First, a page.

Dr. Waller noted that the number of pages of federal health care rules and regulations his facilities must follow now totals 132,720 pages, the vast majority of which (about 111,000) govern Medicare. (8)
Physicians are increasingly lost in this Medicare fog, confused about what Medicare will or will not pay for in the course of treating patients. They cannot know for sure whether Medicare will pay for a service until after the fact.
The Medical Necessity Mess
Under Medicare, bureaucrats struggle to define the meaning and application of "medically improper or unnecessary health care services." (9) Even among experts, there is disagreement over whether a payment will be withheld over a treatment or procedure, depending on whether or not the Medicare bureaucracy will deem it medically necessary or appropriate. The ultimate decision currently rests with the Secretary of Health and Human Services--not patients and doctors--in deciding what is medically necessary for Medicare patients.
But it is impossible for the federal government to define a term as medically ambiguous as medical necessity in a way that would get it right for every patient in every medical circumstance. In the meantime, doctors cannot be sure what the government's definition will be in any given case. Congress should heed these words of caution: If it cannot define the standard to be applied, it should not create a legal obligation.
Examples of this medical "twilight zone" are numerous. Dr. Philip M. Catalano (1998) recounts his experience as a Florida dermatologist in trying to treat patients for actinic keratosis, a pre-cancerous skin condition:
HCFA has decided that only a limited number of actinic keratoses can be frozen within a given period of time. In other words, if a patient with severe sun damage has the upper limit done (now 15 on a single day's session) and comes back in a couple of months with another lesion or two, the subsequent lesions can be rejected by Medicare on the grounds that they "exceed" the limits imposed by Medicare. Interestingly enough, the total number which can be done in a given time period is a secret.... Medicare will not tell you, they will only tell you that you exceeded the limits.
To add double jeopardy, the Medicare Private Contracting provision contained in Section 4507 of the Balanced Budget Act of 1997 could forbid the patient from paying the doctor privately to have the skin lesions removed unless the doctor gets out of the Medicare program altogether for two years.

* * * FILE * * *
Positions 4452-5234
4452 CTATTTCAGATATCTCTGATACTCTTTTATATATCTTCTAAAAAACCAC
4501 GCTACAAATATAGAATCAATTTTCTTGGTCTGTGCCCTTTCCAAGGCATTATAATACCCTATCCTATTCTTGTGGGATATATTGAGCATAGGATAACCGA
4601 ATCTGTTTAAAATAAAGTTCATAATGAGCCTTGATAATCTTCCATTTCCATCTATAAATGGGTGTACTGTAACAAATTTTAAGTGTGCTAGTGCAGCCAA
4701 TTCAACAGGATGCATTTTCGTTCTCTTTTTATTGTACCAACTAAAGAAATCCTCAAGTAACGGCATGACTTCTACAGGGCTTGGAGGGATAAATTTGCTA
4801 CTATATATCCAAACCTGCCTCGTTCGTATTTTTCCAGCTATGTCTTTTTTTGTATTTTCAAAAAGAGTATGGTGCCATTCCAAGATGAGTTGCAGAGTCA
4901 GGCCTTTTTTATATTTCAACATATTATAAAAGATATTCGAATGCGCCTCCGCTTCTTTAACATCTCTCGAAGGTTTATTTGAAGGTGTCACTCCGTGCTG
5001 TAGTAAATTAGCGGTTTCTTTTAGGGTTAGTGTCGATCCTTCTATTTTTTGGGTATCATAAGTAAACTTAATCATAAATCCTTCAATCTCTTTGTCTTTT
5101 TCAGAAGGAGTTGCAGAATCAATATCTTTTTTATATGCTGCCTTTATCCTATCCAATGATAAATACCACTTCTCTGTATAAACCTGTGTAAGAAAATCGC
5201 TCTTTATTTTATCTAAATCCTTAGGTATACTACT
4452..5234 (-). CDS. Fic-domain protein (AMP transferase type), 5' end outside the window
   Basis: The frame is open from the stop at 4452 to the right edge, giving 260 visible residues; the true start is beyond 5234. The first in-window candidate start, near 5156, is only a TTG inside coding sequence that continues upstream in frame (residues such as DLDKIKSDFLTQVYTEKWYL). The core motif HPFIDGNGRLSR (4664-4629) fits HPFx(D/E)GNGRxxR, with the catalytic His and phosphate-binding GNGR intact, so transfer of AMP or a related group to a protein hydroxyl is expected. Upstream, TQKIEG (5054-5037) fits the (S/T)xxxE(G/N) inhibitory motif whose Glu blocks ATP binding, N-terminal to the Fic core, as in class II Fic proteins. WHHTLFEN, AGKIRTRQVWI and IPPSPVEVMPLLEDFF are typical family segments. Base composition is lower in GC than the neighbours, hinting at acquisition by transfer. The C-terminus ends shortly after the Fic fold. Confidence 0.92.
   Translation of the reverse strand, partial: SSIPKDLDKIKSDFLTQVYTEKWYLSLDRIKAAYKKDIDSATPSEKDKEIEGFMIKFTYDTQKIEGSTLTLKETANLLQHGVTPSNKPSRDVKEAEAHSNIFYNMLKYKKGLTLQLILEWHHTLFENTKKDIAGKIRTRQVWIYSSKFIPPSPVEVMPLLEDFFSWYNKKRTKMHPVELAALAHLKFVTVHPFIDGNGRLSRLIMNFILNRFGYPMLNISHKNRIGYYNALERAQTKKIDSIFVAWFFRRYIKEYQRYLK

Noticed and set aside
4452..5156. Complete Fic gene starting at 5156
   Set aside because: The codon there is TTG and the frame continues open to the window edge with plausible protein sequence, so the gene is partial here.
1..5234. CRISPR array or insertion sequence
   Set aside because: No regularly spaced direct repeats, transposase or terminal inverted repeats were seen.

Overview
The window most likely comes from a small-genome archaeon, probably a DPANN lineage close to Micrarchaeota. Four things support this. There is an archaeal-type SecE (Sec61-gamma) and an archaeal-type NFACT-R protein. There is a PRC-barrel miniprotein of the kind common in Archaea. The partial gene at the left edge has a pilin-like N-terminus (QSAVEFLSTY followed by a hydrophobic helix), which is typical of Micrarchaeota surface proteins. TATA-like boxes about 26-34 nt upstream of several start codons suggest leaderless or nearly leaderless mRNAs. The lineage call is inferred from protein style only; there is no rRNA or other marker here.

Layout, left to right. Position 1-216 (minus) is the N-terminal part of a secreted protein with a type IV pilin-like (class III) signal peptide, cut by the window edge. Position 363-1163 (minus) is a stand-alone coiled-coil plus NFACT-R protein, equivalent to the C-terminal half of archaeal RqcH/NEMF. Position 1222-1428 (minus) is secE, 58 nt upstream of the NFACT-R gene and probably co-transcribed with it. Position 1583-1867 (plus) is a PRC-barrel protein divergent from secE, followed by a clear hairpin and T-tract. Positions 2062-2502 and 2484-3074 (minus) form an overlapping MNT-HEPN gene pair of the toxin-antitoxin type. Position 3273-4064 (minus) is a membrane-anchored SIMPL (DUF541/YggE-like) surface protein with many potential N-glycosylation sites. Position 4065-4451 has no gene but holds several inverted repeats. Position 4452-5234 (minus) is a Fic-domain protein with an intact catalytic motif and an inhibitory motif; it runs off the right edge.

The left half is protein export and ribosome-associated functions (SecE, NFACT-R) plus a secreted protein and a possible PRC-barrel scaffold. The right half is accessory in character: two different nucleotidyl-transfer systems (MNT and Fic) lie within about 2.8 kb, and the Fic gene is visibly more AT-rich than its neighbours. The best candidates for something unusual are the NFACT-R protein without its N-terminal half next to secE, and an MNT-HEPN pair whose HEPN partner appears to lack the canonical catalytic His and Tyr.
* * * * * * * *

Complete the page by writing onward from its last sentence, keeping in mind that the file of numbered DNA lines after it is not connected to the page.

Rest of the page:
Dr. Philip R. Alpert (1997), a California internist specializing in geriatrics, points to another absurdity of Medicare rules in governing colon cancer screens:
If a doctor orders a stool specimen to test for occult blood--which might indicate an early colon cancer--is he engaging in good medical practice or criminal behavior? Answer: It depends. If the patient doesn't have symptoms and the bill is sent to Medicare, it's a criminal offense because these preventive services are not covered benefits. Thus, billing them to Medicare is considered fraud. The absence of intent to cheat Medicare doesn't matter. Fines of up to $10,000 per incident of fraud may be levied on the physician who simply orders the test from a lab at no personal profit.
Medicaid's Fraud and Abuse Time Bomb
The problems that plague Medicare plague Medicaid as well. The HHS Office of Inspector General acknowledged in testimony before Congress in March 1999 that the Health Care Financing Administration had no method for arriving at a national estimate of wrongly-paid Medicaid claims in the program that pays for medical care for the poor. Further, Assistant Inspector General Joseph Vengrin said there has been a "fairly substantial" drop-off in site visits and audits of Medicaid providers "over the past few years, at least in part because of a lack of resources" (Faulkner and Gray, Inc. 1999b).